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Kurn Foreign Quarter

1. The Foreign Gate.

The Foreign Gate, like the rest of the Foreign Quarter, is about 200' lower than the level of the ground around it. Travelers enter Kurn through a massive quarry.  The gate itself stands through the legs of an enormous statue of Oronis.  Four large mekillots could pass abreast through the gates.  The line to the gate moves excruciatingly slowly, but the Foreign Gate is open all hours of the day and night.  As the characters stand in line, Kurn children walk up and down the line, briefly explaining the taxation rules of Kurn to foreigners.  

 

2. The Tax Pavilion

The grey-clad heralds of Oronis lead one group at a time into this pavilion.  The wall, gate, and the three taxing buildings to the North, North-West, and West  are all cut directly from the stone of the cliff.  The buildings tower 100' above the pavilion; the wall, 200'.  Great figures are cut in stone relief into the tower walls.  Standing in the pavilion, one feels very small.

The Heralds demand to know immediately who in the group is a master, a freeman, a servant, or a slave. If the characters do not answer this simple question immediately, then the templars will regard them as deceivers, and will take their time to make sure the taxation process is particularly thorough. The taxation process requires that the characters make clear which servants and slaves belong to which master.  The heralds do not use any sort of lie detection magic to ascertain this.  As far as they are concerned, anyone who claims to be free is free.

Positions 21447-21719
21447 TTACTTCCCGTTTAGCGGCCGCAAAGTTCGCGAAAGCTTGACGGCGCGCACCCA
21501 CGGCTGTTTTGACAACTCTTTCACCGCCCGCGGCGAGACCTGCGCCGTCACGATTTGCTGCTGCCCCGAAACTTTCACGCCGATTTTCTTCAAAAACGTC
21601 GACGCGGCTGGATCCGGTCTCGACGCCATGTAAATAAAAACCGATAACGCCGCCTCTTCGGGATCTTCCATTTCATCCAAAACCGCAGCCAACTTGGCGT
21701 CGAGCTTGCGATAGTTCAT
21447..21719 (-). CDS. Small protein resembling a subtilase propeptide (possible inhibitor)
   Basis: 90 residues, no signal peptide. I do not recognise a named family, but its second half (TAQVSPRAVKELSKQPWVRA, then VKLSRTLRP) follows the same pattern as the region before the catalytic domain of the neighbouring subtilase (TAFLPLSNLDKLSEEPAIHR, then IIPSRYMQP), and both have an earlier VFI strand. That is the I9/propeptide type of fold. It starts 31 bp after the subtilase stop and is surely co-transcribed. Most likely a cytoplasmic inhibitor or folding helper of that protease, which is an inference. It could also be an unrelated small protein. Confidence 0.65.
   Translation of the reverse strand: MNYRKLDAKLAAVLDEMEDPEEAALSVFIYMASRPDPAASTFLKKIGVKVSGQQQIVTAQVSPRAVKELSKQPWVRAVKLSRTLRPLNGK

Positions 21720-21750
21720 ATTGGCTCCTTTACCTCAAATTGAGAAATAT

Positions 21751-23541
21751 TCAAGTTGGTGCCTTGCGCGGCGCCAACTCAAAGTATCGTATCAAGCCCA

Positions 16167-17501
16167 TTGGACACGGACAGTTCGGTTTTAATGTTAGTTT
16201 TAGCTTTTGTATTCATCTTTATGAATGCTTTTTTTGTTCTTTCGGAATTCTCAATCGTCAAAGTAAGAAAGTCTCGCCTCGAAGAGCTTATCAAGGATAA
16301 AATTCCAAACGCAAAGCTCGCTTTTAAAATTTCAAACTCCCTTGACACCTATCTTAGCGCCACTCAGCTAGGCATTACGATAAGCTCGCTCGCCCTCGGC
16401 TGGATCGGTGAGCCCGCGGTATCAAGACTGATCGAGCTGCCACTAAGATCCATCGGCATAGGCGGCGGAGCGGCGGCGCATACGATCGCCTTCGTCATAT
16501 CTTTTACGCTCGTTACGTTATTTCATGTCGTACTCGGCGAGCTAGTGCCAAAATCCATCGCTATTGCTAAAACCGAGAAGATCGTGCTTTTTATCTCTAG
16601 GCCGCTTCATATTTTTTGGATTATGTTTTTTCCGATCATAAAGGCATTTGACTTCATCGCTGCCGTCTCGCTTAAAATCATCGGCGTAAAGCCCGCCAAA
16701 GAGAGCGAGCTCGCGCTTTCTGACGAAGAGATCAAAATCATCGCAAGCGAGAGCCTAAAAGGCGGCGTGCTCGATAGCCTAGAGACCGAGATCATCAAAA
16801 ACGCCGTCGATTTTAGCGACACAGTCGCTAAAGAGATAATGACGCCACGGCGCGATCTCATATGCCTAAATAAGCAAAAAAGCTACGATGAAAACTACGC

Once the characters have made this clear, each freeman, and each set of master / servants/ slaves / equipment /carts / and animals, is taken to a large, separate rooms in one of the three taxing buildings.

3. The Taxing Buildings

These large buildings are filled with rooms for taxing, and for the various bureaucratic matters of the heralds.  The central building includes a massive vaulted room, designed for taxing a large caravan of mekillot wagons.  The heralds seem tireless, and wait patiently for the characters to arrange their matters for taxation.  

4. The Southern Wall

This wall looms over a hundred feet over the Foreign Quarter, although the western and northern quarters of the city slope upward until the wall is less than thirty feet above the city.  The ground south of the wall is also only sixty feet below the top of the wall, The most secure templar storehouses in the city are built into the Southern wall.  From one balcony in the lower wall, the heralds run weekly auctions in the Auction Square.  Foreigners who have not mastered the tax process frequently end up purchasing their own goods back in these auctions.  

On top of the wall, the city militia drills and practices city defense maneuvers. 

5. The Eastern Wall

This wall contains the herald stores and courts.  

 

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